Bel Air man sells others on hobby


February 24, 1993|By Frank Lynch | Frank Lynch,Staff Writer

Rudy Modock stands in the kitchen of his Bel Air apartment preparing to brew another 5 gallons of Canadian Ale.

He is surrounded by kettles, thermometers, strainers, fermenters, siphons, hydrometers, brushes, spoons, bottles and other utensils and ingredients used to make beer.

This portion of the process, he explains, would take a little more than an hour. He says the entire process -- from brewing to consuming -- takes an average of three weeks.

Seems like a long wait for a cold one but not to someone who gets as much enjoyment out of brewing as he does drinking the product. To Mr. Modock it's the challenge of making a better bottle of beer.

Until two months ago the Canton, Ohio, native brewed beer as a hobby. He then lost his middle management job with a radiology lab. He and his wife, Alice, who have lived in Harford County for nearly two years, looked at their options and decided to turn a hobby into a business.

While Mr. Modock deals with the customers, his wife handles the office duties.

The couple met while serving in the Navy. Mr. Modock entered the service after high school and stayed 10 years, stationed everywhere from Japan to Italy. Mrs. Modock, a native of San Antonio, spent five years in the military.

"The decision was not as difficult as you might think," he says as he cleans equipment while 3 gallons of water in the brew kettle is slowly coming to a boil. "We really like living in this area and, rather than seek employment that might necessitate another move, we decided to turn this hobby into an income-producer.

"We ran some numbers through our home computer and decided we could survive comfortably and, in the process, introduce others to this hobby."

As he talks, he carefully lifts the boiling water from the stove and pours it into a fermenter -- a huge glass bottle with a lid.

The water, he explains, is being poured from a height of 3 to 5 feet to add oxygen to it. Boiling removes oxygen from water.

He then sets the bottle aside and fills the brew kettle with 2 gallons of cold water. Later, he empties a packet of Burton Salts and a premeasured muslin bag of grain into the water.

"Home brewing is both an art form and a hobby," he says as he brings the 2 gallons to a slow boil, "and best of all, it's easy. I've been doing this for 10 years.

"If you can follow a cookbook recipe to make a dinner, you can follow a similar recipe to brew your favorite beer or wine."

As he removes the now-boiling 2-gallon container from the stove he says he will let it set from 10 to 15 minutes to allow enough time "for the goodness of the grain to leach into the water." "Leaching," he says, "is allowing the grain to dissolve by percolating."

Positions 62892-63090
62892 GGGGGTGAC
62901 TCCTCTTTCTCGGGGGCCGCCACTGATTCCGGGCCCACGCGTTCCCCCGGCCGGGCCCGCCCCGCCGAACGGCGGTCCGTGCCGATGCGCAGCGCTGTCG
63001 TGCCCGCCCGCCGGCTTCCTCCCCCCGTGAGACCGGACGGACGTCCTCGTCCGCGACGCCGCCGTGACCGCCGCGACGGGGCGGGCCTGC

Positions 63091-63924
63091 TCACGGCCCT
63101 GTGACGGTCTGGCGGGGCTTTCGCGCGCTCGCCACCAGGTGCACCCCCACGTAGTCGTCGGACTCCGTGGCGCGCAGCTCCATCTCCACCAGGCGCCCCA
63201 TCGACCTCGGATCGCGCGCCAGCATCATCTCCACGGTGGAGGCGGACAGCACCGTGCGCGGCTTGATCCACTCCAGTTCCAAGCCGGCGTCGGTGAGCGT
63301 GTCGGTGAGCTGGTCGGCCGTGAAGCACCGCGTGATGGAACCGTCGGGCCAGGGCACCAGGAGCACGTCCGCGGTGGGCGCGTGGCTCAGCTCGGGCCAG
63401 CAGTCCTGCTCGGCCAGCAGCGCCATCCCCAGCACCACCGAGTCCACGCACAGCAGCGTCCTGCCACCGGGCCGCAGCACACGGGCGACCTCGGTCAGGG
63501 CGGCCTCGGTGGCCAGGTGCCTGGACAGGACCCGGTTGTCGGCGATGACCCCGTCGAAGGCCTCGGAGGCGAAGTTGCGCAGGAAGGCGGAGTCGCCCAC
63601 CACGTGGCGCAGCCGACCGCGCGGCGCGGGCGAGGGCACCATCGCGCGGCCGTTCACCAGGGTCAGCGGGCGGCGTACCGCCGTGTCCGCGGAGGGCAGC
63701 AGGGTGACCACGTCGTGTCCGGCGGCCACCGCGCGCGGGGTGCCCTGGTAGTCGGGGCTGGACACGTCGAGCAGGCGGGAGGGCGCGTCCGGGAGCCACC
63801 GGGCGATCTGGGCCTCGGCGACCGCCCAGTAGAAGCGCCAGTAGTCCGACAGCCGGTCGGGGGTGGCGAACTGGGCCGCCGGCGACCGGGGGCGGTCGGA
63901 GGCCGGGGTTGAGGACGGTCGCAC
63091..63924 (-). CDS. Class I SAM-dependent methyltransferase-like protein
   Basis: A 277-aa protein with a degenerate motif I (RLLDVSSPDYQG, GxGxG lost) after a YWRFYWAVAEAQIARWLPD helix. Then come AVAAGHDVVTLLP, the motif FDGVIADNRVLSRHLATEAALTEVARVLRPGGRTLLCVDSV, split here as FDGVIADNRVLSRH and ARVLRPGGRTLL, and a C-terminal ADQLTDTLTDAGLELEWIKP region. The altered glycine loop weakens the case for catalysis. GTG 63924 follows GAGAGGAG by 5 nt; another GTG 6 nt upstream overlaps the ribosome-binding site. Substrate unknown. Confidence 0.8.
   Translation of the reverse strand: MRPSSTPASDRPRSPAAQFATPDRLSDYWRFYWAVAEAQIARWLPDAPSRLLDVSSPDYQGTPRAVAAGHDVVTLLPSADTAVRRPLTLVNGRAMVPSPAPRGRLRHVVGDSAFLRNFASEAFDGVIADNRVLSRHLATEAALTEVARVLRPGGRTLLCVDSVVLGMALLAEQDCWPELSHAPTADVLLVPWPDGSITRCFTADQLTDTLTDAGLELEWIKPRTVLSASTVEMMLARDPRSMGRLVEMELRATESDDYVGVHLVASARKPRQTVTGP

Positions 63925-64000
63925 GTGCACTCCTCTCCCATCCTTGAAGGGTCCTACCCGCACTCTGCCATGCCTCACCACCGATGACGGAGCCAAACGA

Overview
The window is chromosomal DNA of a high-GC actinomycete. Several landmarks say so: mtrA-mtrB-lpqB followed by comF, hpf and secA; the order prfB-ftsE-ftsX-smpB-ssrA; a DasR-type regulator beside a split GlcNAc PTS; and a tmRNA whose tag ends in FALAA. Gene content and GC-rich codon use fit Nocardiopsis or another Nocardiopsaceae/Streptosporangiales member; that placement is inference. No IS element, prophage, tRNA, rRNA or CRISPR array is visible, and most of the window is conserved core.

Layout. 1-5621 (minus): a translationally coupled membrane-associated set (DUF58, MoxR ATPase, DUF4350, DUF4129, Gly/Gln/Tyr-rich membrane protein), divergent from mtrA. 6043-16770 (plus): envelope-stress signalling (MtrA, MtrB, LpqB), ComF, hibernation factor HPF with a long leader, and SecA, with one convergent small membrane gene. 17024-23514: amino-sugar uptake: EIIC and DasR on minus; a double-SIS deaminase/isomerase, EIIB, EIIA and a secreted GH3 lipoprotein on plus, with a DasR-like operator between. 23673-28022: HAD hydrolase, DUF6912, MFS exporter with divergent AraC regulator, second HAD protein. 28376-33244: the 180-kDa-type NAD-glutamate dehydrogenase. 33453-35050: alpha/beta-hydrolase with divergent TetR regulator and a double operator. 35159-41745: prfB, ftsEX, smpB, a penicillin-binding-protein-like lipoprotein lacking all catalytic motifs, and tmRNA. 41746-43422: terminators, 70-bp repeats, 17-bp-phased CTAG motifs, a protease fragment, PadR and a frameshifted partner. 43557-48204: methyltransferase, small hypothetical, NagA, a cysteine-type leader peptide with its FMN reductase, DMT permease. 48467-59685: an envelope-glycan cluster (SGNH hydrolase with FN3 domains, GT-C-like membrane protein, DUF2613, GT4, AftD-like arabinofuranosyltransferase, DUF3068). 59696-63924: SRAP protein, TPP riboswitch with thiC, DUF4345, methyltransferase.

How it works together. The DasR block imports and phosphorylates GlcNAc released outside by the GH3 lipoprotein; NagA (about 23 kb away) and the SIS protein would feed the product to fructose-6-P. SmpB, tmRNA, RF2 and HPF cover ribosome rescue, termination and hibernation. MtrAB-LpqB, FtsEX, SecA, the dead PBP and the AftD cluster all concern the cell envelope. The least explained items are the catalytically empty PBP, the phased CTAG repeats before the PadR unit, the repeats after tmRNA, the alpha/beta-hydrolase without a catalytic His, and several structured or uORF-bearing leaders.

Mr. Modock started his business by buying equipment and ingredients and selling them to would-be home brewers. His company, Bel Air Homebrewer's Connection, is the fourth such operation in the state. Others are located in Catonsville, Rockville and Frederick. "We started all our customers -- which number 200 -- with kits distributed by L. D. Carlson of Kent, Ohio," says Mr. Modock, as he slowly pours 4 pounds of Canadian Ale Malt Extract and a pound of 100 percent natural wild flower honey into the hot water. "I feel it is the most comprehensive kit on the market."

Mr. Modock says the mixture can now be referred to as "wort" -- an infusion of malt fermented to make beer.

He says the wort will boil slowly for an hour. At the 45-minute mark he adds a packet of Irish moss, an edible North Atlantic seaweed, and at the 55-minute mark a bag of finishing hops pellets are added. The Irish moss will help clarify the home brew by helping to settle out the proteins in the wort, while the hops will give character and head retention to the brew.

Mr. Modock then pours the hot wort into the fermenter, again from a height of 3 to 5 feet. He snaps on the airtight lid and inserts a stopper and air lock into the molded hole in the lid. Finally, he half-fills the air lock with tap water.

He says once the wort cools to 70-80 degrees F, the hydrometer is used to take the starting gravity and then the packet of brewing yeast is added. The fermenter is then placed in a warm, dark, dry room (he uses a closet in his apartment) where it will remain from three to seven days.

Once fermentation has stopped, the brew is siphoned into a bottling bucket where 16 ounces of boiling water containing three-quarters of a cup of priming sugar is added. When the sugar -- which gives the brew natural carbonation -- has dissolved, the beer is siphoned into bottles.

After seven to 10 days, the beer can be refrigerated. It will store for years without refrigeration. The longer it ages, the more mellow it becomes.

Bel Air Homebrewer's Connection offers free delivery, expert advice and recipes to Harford and Cecil County residents.

A typical starter kit costs about $85, Mr. Modock said.

The equipment kit and ingredients, which will allow a customer to brew five gallons of premium beer, includes a set of instructions, a 6.7-gallon food grade plastic bucket with a special airtight lid, a bottling bucket made with the same durable food grade plastic, an air lock that allows carbon dioxide to escape during fermentation, a siphon kit, a hydrometer used to measure gravity, a specially sized and designed bottle brush, a capper to put lids onto bottles, and a cleaning agent.

Types of beer offered to would-be home brewers in addition to the Canadian Ale are Cream Ale, Brown Ale, German Bock, Weizenbier, Red Bitter, USA Steam, India Pale Ale and Irish Stout. The cost of the ingredient kits range from $17.95 to $21.95 each.

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